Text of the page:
In Depth

Column: Blame It on ‘The Boy From Oz’

With Jackman Hosting, Oscars Become Must-See Motivation to Get Antenna for Digital TV

Everyone has a breaking point. Mine is Hugh Jackman, because even though I consider myself among the hardiest of broadband-video converts, I just will not miss the chance to see Hugh Jackman in high definition.

Hugh Jackman

So I’m coming back into the traditional television fold for one night only—the Academy Awards on ABC. What? You think I’m not strong enough, not tough enough, not committed enough to the cable-free cause? I remain a faithful cord-cutter, unencumbered by satellite or cable programming. In fact, I’ll be kicking it old school, watching good old-fashioned over-the-air TV on Feb. 22, the night of the Oscars. The movie fete won’t be carried live online, so I have no other choice but to watch it via broadcast TV.

I conducted some online research to figure out how to receive over-the-air TV in high definition without a cable or satellite box. When you have a hi-def set (mine is a Sony Trinitron), you need to purchase an antenna specifically to receive the digital feeds of broadcast stations.

I called on my favorite hi-def guru, Pete Putman, for antenna tips. He’s the editor of HDTVExpert.com and he pointed me to TVFool.com. The site analyzes your location to determine which broadcast TV signals are available in your area. I learned that I’m about 13 miles from the San Francisco ABC affiliate, KGO-TV, and that means most antennas should do the trick for my home. TVFool also told me that an indoor set-top antenna would be sufficient to pick up all the local channels in San Francisco.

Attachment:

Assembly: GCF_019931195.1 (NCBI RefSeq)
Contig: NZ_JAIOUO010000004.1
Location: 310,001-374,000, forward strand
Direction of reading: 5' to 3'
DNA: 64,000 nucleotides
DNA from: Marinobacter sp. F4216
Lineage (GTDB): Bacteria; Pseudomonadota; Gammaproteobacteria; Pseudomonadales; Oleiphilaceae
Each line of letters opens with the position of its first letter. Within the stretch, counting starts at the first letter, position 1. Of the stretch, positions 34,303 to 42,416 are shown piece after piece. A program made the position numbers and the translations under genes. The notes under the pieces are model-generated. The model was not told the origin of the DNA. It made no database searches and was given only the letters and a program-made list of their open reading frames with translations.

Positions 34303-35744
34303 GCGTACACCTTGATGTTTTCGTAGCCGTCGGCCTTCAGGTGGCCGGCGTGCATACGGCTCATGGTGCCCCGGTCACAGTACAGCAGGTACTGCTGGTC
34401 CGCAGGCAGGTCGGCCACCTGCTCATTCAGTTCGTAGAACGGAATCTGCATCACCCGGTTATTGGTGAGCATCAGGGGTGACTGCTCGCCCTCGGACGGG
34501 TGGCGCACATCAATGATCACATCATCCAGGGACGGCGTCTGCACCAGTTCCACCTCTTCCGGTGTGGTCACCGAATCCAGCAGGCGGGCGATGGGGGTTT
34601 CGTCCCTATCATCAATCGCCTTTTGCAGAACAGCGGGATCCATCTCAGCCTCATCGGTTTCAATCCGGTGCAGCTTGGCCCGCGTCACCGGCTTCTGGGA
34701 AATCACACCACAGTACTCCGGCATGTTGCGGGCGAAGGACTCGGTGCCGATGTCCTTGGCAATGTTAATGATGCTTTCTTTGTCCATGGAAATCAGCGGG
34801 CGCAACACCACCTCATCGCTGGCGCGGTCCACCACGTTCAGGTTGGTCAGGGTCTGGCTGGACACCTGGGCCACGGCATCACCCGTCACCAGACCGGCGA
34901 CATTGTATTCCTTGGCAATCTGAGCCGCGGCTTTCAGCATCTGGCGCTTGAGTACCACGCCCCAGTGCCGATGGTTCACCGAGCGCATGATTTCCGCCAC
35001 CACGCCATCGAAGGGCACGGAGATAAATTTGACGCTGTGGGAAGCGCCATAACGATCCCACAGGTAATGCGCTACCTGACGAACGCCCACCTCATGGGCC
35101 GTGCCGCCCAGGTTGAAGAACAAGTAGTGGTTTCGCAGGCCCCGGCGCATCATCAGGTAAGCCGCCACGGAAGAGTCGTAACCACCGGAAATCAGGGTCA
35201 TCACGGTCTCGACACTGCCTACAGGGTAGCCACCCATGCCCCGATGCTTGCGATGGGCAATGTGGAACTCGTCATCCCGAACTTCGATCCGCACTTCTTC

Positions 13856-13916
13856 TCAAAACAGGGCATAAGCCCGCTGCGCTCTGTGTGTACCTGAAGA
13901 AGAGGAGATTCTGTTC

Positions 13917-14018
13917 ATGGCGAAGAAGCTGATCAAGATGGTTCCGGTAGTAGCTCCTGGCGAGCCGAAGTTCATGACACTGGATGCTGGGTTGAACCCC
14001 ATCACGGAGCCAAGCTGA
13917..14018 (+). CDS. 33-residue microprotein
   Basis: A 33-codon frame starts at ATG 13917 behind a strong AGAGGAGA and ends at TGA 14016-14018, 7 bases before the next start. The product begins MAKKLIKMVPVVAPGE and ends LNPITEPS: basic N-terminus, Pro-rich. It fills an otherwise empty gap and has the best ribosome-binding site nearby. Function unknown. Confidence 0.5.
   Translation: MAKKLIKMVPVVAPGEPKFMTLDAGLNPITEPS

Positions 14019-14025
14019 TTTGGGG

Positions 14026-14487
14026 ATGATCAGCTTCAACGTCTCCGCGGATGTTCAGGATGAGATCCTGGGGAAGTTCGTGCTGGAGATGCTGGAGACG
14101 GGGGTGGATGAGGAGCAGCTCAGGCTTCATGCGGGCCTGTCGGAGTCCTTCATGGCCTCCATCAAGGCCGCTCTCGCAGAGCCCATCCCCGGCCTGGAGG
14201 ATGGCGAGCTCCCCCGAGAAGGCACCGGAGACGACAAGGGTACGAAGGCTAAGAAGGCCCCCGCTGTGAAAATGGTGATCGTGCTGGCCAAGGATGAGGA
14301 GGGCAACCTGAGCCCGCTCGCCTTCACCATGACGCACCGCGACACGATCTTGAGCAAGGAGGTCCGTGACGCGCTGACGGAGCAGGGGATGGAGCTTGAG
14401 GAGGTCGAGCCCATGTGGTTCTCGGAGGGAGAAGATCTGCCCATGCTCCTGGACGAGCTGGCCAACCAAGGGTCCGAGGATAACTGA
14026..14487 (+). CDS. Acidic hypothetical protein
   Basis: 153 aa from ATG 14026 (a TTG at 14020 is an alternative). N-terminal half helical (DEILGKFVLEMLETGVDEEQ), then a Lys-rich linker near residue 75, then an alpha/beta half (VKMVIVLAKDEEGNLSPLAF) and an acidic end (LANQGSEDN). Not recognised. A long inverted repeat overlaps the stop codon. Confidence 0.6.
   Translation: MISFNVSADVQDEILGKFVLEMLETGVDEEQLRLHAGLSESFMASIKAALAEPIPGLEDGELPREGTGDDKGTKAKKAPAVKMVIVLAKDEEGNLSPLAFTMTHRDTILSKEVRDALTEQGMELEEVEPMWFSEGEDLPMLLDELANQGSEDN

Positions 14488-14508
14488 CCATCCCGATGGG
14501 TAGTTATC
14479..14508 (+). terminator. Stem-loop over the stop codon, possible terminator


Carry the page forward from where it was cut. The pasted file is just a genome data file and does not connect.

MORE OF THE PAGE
Mr. Putman recommended three antenna options from Radio Shack.

I swung by the local Radio Shack and picked up the $34.99 model (I like Hugh, but hey, there is a recession going on and I don’t need the priciest one).

TV

But when I set up the antenna, I was greeted only with extremely fuzzy reception. I Twittered about my woes and checked alternate sites like antennaweb.org, which also told me that an indoor antenna should be all I need. My tech friends on Twitter said indoor antennas stink like rotten fruit and only an outdoor antenna could do the job.

So I called Radio Shack back so see if it carried outdoor antennas. The sales associate told me I could spend $20 million on an outdoor antenna and I still wouldn’t get good reception, because of a little topographical issue called a lot of hills. As in hills that are smack dab between my house and the TV towers in San Francisco.

Before I gave up, I asked my husband to test the antenna. Within 20 seconds KGO and all the other local stations were piping quite nicely into our home. Turns out I missed the step where you actually have to program the channels into the remote control.

To be fair, though, the local stations are just a tiny bit snowy. And guess why? Because my lovely hi-def TV set isn’t capable of receiving over-the-air stations in hi-def, according to the specs in the manual.

So I could buy a hi-def tuner for $150 or $200. Or I could just call my sister-in-law and go watch the Boy From Oz at her house, where she has real TV.